Lettter: Tahoe locals should get active about TRPA land-use policy
Thank you for running the Sebastian Foltz article, “TRPA (Tahoe Regional Planning Agency) considering significant policy change.” I once was a newspaper reporter and love to read Sierra Nevada Media Group papers closely.
Thanks for following land-use policy that is for most of your readers a mind-numbing subject matter. I moved to the Tahoe Basin in 1993 and followed TRPA issues through your publications and other local media. I also write letters and attend TRPA meetings about land issues in the Tahoe Basin. I own land in Tahoe so I have a financial stake in the developed land coverage equation and policies that TRPA was mandated to adopt to control the rampant development of the past.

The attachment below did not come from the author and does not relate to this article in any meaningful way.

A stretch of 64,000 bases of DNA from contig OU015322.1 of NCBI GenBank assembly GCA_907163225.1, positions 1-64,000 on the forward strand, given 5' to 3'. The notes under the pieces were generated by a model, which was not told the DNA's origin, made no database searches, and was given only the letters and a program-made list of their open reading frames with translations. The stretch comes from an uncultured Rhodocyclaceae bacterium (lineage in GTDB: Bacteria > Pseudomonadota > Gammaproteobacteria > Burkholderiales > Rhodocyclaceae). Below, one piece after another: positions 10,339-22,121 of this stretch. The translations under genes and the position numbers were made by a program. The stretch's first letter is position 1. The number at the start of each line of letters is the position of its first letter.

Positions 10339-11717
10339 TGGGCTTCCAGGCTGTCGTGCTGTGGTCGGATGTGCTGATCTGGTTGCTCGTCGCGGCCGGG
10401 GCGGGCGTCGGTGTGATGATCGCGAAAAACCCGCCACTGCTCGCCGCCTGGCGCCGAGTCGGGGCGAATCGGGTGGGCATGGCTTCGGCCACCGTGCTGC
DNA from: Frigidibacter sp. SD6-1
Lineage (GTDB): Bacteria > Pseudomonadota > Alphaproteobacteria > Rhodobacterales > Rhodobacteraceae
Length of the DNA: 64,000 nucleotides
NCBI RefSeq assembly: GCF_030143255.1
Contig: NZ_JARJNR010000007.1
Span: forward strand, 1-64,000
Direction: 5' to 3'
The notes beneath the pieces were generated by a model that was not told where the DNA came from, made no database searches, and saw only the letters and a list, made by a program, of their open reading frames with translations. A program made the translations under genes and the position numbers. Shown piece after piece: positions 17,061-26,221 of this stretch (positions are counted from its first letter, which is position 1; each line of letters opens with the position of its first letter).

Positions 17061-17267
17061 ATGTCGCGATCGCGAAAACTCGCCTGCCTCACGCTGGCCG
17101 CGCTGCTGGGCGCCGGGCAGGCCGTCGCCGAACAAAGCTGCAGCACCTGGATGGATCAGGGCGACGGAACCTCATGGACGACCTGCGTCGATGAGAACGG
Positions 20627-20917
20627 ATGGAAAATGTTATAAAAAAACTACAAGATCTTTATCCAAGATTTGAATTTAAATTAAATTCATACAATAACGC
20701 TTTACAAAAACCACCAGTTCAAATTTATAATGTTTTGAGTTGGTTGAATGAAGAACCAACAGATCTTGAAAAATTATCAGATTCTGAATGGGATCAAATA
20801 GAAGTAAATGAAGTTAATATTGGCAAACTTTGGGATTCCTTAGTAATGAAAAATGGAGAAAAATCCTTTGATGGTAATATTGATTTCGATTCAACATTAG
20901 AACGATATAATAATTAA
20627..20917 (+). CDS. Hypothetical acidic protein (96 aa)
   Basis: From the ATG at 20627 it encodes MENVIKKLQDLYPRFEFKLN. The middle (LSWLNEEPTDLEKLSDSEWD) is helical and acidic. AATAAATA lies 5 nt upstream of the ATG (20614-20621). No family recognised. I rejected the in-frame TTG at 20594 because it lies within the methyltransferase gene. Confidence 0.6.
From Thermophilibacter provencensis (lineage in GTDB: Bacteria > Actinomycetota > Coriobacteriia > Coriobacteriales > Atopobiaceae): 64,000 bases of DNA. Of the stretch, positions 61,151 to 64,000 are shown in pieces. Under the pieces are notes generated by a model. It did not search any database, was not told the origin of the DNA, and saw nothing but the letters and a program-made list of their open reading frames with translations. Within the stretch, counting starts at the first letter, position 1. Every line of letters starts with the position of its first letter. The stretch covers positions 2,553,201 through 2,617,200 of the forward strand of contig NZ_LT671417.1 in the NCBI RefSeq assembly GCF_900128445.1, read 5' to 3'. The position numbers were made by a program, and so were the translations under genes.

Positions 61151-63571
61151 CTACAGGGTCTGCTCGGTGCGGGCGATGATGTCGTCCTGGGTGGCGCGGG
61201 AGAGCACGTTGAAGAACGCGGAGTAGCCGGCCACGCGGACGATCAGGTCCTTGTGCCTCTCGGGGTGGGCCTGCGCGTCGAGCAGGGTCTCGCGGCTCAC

Foltz’s article is one of the reasons I never miss a day of your paper — watching for TRPA to say they want to change their coverage. By even “considering” to change the coverage equation, buildable lot coverage value will likely drop. Vacant buildable lots may be worthless for our poor Tahoe ancestors who have held onto the coverage for decades planning to retire off the value of the finite commodity. If TRPA adopts to cheapen the value of the finite “commodity” of coverage, that investment will likely never go up in value.
Because TRPA is considering changing coverage, Tahoe locals should get active. Those that care for Tahoe’s environment should take issue with adding more covered space (Walmarts, timeshares, paid parking garages). All Tahoe Basin land owners should argue against cheapening the finite value of their unique property by TRPA adding developed space.
TRPA has theoretically saved the remainder of undeveloped Tahoe through historic conservation-minded land coverage policies. Tahoe is 90-percent full of developable space.
Is TRPA “considering” to ignore the coverage equation it agreed to of undeveloped Tahoe? Why?
South Lake Tahoe, Calif.
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